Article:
He studied Chinese languages and hitchhiked back to Boston occasionally, but remained focused on adhering to Marine discipline and completing the program.
“If we didn’t make it, we didn’t go home, we went into combat,” he wrote. “Believe me, it was a great incentive to study.”
Upon finishing, he was posted to China just after the war ended and participated in repatriating Japanese and Korean troops and civilians.
The experience “was irreplaceable,” he recalled. Serving in the Marine Corps “taught me resilience, self-sufficiency,” and provided the foundation for how he would supervise employees.
“If they don’t respect you,” he said of his subordinate troops and, later, his employees, “they won’t want to follow your command”
In 1951, he married Harriet Wiskind, whom he first met when he dated her older sister.
Having initially worked for his father as a meat buyer upon returning from World War II, Mr. Berkowitz opened the Legal Sea Foods fish market in 1950, just before he was recalled to military duty during the Korean War.
He said he called his fish business Legal Sea Foods “to piggyback on the great reputation my father’s market enjoyed.” The restaurant followed 18 years later.
“Harriet was my solace,” he wrote of those early 100-hour workweeks, when they opened a restaurant as part of the fish business.
“I could never have done it without Harriet. From the beginning Legal Sea Foods was a family business,” he added.
“Harriet ran the cash register and worked with me behind the counter,” Mr. Berkowitz wrote. “Harriet’s father, Max, also worked the cash register occasionally and got paid off in fish. For a while Harriet’s mother, Annie, wrapped plastic utensils in napkins.”
The Berkowitzes’ three sons “peeled shrimp, swept floors, and did other necessary tasks.”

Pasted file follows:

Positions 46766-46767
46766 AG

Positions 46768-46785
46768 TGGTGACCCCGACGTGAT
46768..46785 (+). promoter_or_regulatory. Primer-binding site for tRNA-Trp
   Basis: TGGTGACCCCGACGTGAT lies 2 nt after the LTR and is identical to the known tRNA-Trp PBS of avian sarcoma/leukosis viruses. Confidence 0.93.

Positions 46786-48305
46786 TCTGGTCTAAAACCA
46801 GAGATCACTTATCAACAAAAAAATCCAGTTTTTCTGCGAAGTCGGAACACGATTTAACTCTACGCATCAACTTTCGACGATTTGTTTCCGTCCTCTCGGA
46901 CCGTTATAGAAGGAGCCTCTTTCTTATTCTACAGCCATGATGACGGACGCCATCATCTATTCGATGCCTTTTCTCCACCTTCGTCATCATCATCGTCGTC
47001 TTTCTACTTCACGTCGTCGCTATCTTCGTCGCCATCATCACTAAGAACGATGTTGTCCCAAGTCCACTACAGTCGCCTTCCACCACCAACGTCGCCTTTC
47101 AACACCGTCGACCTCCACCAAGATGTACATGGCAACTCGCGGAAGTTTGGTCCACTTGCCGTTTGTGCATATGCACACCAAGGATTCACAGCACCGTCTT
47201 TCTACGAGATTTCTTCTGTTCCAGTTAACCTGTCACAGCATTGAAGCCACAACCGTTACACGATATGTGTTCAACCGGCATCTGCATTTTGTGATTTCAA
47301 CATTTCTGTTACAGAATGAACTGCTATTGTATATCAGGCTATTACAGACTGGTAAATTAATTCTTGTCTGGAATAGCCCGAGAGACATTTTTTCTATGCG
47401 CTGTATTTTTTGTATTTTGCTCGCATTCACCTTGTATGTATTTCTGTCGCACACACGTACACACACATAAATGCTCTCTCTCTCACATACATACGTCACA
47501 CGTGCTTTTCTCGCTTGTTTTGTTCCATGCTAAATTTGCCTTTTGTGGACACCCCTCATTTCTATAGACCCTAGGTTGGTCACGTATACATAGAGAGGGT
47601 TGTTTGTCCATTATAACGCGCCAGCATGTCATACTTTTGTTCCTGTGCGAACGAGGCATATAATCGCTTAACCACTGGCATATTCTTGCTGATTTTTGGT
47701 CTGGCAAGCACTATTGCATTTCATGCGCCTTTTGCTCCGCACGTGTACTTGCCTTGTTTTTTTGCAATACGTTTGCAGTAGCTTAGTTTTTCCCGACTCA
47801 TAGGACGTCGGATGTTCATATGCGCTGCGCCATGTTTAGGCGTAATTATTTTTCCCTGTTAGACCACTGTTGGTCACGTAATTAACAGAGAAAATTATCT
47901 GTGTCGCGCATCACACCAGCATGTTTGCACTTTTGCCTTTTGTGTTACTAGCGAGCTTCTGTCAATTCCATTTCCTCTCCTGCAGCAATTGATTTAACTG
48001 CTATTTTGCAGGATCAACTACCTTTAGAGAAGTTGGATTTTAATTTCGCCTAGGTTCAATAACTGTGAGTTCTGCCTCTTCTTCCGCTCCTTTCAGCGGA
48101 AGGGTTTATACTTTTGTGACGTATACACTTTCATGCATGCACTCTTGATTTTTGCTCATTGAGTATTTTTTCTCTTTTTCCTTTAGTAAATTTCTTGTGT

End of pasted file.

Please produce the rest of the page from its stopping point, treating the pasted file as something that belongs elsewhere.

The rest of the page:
In 1980, the family opened a restaurant in the Park Plaza Hotel that was the business’s flagship.
Mr. Berkowitz rose to national prominence, especially after NBC’s “Today Show” named Legal Sea Foods the best seafood restaurant in the nation in 1986.
For multiple successive years Legal Sea Foods was voted Boston’s most popular restaurant by the Zagat guide and it even was listed in the book “1,000 Places to See Before You Die.”
At the end of 2020, with the restaurant business hard-hit nationally by the pandemic, Roger, who was chief executive and president of Legal Sea Foods, sold the restaurants to PPX Hospitality Brands. He retained Legal’s marketplace online operation, which is part of the Cfood Brands online and retail business he founded.
In retirement, meanwhile, George and Harriet Berkowitz remained loyal Legal diners.
“Frequently we eat only two meals a day,” he wrote five years ago, at age 92, “but lunch or dinner always includes fish, usually at one of the Legal Sea Foods restaurants nearby.”
The family will hold a private service for Mr. Berkowitz, who leaves his wife, Harriet; their sons, Roger of Nahant, Marc of Boston, and Richard of Sherborn; eight grandchildren; and five great-grandchildren.
Along with having more time to play golf in retirement, Mr. Berkowitz taught ethics courses at Brandeis and Regis universities.
“A moral code is essential, I think, for a good life,” he wrote.
“Many mornings I wake up, put on Louis Armstrong, listen to him perform ‘What a Wonderful World,’ and think to myself how apt the words are in my life.”
Bryan Marquard can be reached at email@example.com.